And as for my little notebook it’s not much use now, the stage is bigger and the reference points have all changed so you just need to have your wits about you and try to remember which music goes with which set of walking, standing or kneeling. There’s been a lot of hanging around too but so what, we’re hanging around with the big boys now.

ALISON PORTER, Community Ensemble Participant

Today I have been prodded, clung to and jumped on. The last time this happened was at my son’s 9th birthday party and that was at least 10 years ago. That time we put all the sharp objects away but these kids have sticks and poles…and attitude. With a little imagination they can make anything into a weapon…and they have a lot of imagination.

One minute they are lying angelically asleep on the floor (they had me fooled anyway) and the next they are running round in circles like crazed hamsters on a wheel – where do they get all that energy? But it worked, I couldn’t resist being drawn into their very immediate world where anything goes and everything is either hilarious or a tragedy…if not it’s just plain boring. So maybe that’s what it’s about, this opera thing, humour and tragedy and children being children, scarily comfortable with their individual talents and the rest of us realising that it’s OK to do a cartwheel mid-sentence if you happen to feel like it.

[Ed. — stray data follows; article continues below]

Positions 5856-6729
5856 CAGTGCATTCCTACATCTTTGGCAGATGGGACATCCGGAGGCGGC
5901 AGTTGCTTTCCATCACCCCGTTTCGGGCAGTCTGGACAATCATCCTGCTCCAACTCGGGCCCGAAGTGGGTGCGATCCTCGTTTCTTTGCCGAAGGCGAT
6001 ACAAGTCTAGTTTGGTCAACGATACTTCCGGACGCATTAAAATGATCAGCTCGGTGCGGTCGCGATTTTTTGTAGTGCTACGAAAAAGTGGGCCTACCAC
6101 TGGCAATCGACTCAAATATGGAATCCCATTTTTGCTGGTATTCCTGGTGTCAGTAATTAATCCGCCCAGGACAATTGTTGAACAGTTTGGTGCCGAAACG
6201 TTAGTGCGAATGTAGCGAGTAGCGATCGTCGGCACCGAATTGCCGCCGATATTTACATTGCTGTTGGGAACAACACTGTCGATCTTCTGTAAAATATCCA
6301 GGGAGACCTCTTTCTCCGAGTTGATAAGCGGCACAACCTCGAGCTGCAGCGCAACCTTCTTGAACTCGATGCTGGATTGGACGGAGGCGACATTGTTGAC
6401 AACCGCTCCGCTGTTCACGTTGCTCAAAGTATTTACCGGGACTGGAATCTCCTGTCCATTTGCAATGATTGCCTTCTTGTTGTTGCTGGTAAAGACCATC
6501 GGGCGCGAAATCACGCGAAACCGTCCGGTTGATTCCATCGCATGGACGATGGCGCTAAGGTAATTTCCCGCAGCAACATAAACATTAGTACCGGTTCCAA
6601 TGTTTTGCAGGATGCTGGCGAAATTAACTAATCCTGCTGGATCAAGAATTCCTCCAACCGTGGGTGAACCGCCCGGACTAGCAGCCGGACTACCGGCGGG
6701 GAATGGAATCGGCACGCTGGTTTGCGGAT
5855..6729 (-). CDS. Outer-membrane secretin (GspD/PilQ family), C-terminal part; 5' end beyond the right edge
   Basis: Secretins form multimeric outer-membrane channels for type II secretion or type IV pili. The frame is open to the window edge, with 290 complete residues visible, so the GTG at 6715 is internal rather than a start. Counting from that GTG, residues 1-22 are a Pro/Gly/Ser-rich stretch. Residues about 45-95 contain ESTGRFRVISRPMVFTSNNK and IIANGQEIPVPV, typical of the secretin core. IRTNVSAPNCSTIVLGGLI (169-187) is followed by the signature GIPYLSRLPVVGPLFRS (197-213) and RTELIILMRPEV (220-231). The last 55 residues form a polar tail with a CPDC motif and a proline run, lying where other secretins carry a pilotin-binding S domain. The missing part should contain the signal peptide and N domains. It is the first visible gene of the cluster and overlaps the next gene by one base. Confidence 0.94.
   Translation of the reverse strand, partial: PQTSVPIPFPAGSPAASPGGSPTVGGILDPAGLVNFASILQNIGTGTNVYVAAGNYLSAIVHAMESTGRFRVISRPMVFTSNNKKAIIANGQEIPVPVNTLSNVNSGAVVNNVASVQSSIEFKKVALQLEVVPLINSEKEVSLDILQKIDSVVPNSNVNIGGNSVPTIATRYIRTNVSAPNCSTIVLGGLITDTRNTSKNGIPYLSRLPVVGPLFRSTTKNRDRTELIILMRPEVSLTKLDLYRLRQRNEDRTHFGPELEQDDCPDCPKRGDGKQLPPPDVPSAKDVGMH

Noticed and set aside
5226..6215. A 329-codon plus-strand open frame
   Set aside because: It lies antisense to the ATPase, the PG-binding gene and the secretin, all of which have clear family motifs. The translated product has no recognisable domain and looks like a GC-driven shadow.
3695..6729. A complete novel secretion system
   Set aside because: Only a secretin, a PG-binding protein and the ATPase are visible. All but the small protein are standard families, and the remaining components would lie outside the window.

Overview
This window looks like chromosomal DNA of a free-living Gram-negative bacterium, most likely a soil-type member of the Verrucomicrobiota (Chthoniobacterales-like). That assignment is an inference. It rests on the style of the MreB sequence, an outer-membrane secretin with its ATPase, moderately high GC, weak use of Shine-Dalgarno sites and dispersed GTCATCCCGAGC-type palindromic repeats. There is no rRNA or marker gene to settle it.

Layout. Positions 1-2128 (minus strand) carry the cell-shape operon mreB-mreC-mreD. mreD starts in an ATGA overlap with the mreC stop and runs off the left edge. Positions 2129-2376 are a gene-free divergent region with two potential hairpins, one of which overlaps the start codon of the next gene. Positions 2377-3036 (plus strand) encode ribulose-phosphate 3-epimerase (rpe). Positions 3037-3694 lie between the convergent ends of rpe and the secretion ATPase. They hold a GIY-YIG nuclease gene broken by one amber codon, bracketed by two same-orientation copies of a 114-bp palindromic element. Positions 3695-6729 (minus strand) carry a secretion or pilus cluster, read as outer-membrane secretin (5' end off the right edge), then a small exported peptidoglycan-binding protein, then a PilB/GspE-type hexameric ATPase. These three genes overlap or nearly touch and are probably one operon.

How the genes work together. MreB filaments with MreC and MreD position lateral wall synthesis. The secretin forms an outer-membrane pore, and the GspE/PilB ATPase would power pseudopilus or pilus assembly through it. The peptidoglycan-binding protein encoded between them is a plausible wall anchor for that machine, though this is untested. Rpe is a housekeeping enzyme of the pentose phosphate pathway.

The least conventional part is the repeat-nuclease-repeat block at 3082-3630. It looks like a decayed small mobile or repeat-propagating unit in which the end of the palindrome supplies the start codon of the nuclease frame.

Military precision!

November 3, 2009

ALISON PORTER, Community Ensemble Participant

We’re starting to stage some scenes now and it struck me after this evening’s rehearsal that it’s all rather like a military campaign. First wave, second wave, advance at will – it needs a lot of clarity and some inventiveness to get 44 people to move where you want them to at exactly the right time and pace. Place your object on a target spot, don’t be too fast or too slow, move as a unit of four. I wonder whether the first world war might have been over a lot sooner and with less bloodshed if the generals had been women?

This is a scanned image from Alison's notebook!

Anyway it’s all noted down in obscure diagrams in my little book now,  I just hope I don’t lose it on the way to the next rehearsal and sit down at the wrong time, in someone else’s spot, carrying the wrong object. I feel sorry for the new recruits though they must wonder whether they’ve joined some bizarre chess game. Still Deborah has promised to make it into something beautiful and you can’t help but believe her.